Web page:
Proudly dressed in an American flag T-shirt, head held high, Randy Clukey rolled his wheelchair into the new Spaulding Rehabilitation Hospital in Charlestown early Saturday morning and raised his right fist in triumph.
Clukey was celebrating his status as the first patient of 112 who were transported to the hospital’s glistening $225 million waterfront building as part of an intensively planned operation.
The moment was also a personal milestone: Just weeks earlier, Clukey was barely able to move his arm at all, much less lift it over his head. A snowmobile accident in early February broke eight ribs and punctured a lung; a subsequent stroke left the 53-year-old builder and avid outdoorsman from Maine with significant muscle weakness in the right side of his body.
Ever the competitive athlete — doctors once had to confiscate an unsanctioned barbell he tried to sneak in and use to work out — Clukey waged a campaign among the hospital’s staff to ensure that he would be the first in.
“I’ve been asking for three weeks to be the first one,” he said with a wry smile. “I thought it’d be interesting to be part of the history of the place.”
Even after his van left Spaulding’s former location on Nashua Street at the front of a caravan of ambulances, Clukey craned his neck to see out the window.
“Don’t let the other van pass us,” he said, scanning the road anxiously.
Spaulding administrators said they left little to chance when it came to planning the institution’s historic move.
“Everyone knows their mission,” said project coordinator Kevin Love, who worked for months and drew on his experience as an Army reservist who served two tours in Iraq to conceive of a comprehensive plan. “At the end of the day, if all our patients are safe and comfortable in their beds, we’ve succeeded.”
Among the patients transferred Saturday were at least seven victims of the Boston Marathon bombings.
The president of Spaulding Rehabilitation Network, David Storto, who ran in the Marathon along with other Spaulding employees and members of his family, said hospital staff were deeply saddened by the attack, but glad to have a way to help.
“It’s a tragedy, what occurred for that group,” Storto said. “But it’s a blessing that we’re here. We want to do well by them. We want them to achieve a quality of life they can’t even contemplate at this point.”
Sorto hopes the spotlight on Marathon victims will extend to other Spaulding patients, some of whom have similar injuries from other incidents.
“Every day, we see car accidents, strokes, other things that don’t get the same attention,” he said. “I hope that some of that energy will extend to those people with ordinary lives who are experiencing their own onset of disability in ways that aren’t as public.”
While Spaulding is carefully guarding the privacy of the Marathon patients, Sorto hinted that he hoped to eventually recruit some to participate in next year’s Marathon.
Staff members who worked on Saturday’s move wore color-coded shirts to indicate their roles, with greeters swarming each arriving patient, checking their vitals, and hustling them off to the appropriate floor. A conference room on the ground floor of the new Charlestown building served as mission control, with a projector showing the status of each patient in real time.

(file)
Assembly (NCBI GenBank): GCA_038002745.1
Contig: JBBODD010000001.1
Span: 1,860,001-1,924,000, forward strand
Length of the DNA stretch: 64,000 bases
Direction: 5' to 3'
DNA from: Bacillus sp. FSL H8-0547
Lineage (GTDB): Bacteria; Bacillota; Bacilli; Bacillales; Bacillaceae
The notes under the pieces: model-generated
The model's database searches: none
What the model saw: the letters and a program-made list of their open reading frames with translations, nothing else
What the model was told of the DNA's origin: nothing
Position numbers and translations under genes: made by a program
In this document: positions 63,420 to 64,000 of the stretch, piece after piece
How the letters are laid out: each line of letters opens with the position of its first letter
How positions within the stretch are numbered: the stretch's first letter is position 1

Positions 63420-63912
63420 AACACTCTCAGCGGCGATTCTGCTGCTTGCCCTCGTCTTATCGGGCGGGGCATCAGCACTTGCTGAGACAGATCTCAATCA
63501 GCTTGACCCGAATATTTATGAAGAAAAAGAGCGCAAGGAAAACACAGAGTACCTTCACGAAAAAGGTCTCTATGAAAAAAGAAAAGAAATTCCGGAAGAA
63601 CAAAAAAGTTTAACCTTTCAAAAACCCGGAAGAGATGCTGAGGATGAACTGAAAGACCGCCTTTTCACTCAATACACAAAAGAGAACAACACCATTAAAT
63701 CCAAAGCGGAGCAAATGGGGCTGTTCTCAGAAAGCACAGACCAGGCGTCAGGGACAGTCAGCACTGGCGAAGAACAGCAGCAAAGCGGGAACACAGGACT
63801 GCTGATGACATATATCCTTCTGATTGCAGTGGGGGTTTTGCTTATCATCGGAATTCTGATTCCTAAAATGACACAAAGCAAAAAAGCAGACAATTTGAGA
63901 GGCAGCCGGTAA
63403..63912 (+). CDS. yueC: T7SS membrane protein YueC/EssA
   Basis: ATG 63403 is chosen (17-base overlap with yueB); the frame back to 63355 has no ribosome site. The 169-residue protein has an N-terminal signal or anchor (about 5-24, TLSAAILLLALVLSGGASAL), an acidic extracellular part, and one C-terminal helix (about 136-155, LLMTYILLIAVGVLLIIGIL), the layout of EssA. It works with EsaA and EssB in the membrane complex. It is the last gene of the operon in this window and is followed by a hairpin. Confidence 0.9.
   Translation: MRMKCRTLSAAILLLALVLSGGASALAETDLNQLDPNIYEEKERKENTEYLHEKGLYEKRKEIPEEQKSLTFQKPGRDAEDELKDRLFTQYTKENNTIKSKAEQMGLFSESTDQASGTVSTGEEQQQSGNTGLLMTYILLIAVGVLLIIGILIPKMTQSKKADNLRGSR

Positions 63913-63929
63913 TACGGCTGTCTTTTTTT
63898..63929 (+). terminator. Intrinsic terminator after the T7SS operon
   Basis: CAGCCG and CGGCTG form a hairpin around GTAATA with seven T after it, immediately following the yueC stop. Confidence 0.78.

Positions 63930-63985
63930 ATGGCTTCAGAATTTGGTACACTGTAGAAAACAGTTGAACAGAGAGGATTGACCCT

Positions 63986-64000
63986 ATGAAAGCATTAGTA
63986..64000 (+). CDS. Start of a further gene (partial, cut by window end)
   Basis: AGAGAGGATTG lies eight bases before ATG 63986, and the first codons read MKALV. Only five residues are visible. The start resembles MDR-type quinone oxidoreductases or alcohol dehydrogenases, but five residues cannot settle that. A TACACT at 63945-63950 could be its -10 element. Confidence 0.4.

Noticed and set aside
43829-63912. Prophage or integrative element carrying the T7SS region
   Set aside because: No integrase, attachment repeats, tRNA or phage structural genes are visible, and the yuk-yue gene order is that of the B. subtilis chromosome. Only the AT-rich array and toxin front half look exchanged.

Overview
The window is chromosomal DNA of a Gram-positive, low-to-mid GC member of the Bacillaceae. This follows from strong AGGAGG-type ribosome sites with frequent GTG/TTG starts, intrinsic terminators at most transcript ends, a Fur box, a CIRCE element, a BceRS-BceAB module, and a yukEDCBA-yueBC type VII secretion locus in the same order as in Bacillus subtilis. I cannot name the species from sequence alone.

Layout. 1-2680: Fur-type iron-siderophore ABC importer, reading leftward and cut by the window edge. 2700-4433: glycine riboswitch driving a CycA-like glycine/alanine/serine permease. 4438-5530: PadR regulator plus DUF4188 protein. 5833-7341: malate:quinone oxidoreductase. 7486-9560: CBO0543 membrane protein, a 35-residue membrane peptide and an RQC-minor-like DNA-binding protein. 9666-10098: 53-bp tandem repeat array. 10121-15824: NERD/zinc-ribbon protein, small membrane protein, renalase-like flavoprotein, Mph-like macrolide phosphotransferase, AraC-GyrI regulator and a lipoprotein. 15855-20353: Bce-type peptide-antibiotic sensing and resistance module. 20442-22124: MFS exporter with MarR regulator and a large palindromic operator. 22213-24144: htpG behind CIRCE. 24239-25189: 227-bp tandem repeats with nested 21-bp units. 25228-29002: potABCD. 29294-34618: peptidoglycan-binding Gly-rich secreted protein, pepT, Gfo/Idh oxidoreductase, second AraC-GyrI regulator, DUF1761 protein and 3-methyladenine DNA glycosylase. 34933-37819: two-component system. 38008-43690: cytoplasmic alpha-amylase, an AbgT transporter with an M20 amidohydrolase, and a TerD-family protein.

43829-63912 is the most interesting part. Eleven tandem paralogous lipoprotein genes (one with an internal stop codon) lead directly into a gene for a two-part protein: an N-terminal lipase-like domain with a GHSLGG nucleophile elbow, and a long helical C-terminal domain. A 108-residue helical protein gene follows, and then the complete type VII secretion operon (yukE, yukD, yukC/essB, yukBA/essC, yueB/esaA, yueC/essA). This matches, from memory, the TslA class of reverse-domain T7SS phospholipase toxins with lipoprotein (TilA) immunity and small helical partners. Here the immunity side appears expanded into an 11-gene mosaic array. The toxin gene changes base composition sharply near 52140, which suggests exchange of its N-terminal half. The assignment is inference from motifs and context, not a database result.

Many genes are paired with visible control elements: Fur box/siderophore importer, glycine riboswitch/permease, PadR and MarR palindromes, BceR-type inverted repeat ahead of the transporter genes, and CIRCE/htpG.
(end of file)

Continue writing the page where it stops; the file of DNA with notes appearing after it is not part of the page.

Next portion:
Mayor Thomas Menino, himself a former Spaulding patient, dropped by Saturday afternoon to tour the building and meet with patients.
The state-of-the-art facility, built starting in 2010 after a recession-related delay, is a significant upgrade over the Spaulding’s Nashua Street building, which opened in 1970 and was originally intended to be a nursing home.
“The rooms were small, the bathrooms weren’t accessible, the hallways were narrow, the ceilings were low. It was basically a pretty crummy facility,” Storto said. “It’s remarkable that Spaulding achieved all it did and patients have been as satisfied as they have been.”
The new hospital, built on the site of the former Charlestown Navy Yard, is designed throughout to make life easier for patients with various disabilities. The facility includes modifications like lower counters at nurses stations so patients in wheelchairs don’t have to strain, private rooms for each patient that better accommodate visiting family members, and evenly spaced rectangles on the floor that let patients measure how far they can walk.
“Traditionally, rehab has always been relegated to whatever rundown space existed in the corner of the hospital,” Storto said. “I have wanted this [building] to be a bold statement for the rehab field, for people with disabilities and their families.”
Patients and doctors at Spaulding praised their new digs, noting that the environment becomes an important factor during long rehabilitation stays meant to improve patients’ overall quality of life.
“You can’t beat that sunrise,” Clukey said, gazing out a window overlooking Boston Harbor. “And it’s much nicer having your own bathroom.”
Despite being satisfied with the new building, several patients said that Spaulding’s best asset isn’t a building, but the doctors, nurses, and physical therapists who they say provided world-class care despite working in less-than-ideal circumstances.
“This new facility is great, but it’s the people that make it invaluable,” said Todd Hicks, 56. a school headmaster from Montana who is recovering at Spaulding after having a brain tumor removed. “They’re the real richness of this place.”
Hicks said he closely followed the bombings at the Boston Marathon and the manhunt for the two suspects from his hospital bed.
For Storto, Saturday’s move was a chance to step back and reflect after months of meticulous planning and the dramatic events of the past two weeks.
“I came here this morning and I just cried,” he said. “I cried with pleasure and pride. I was so happy for all of our current and future patients and I was so proud of our staff. . . . it’s just remarkable.”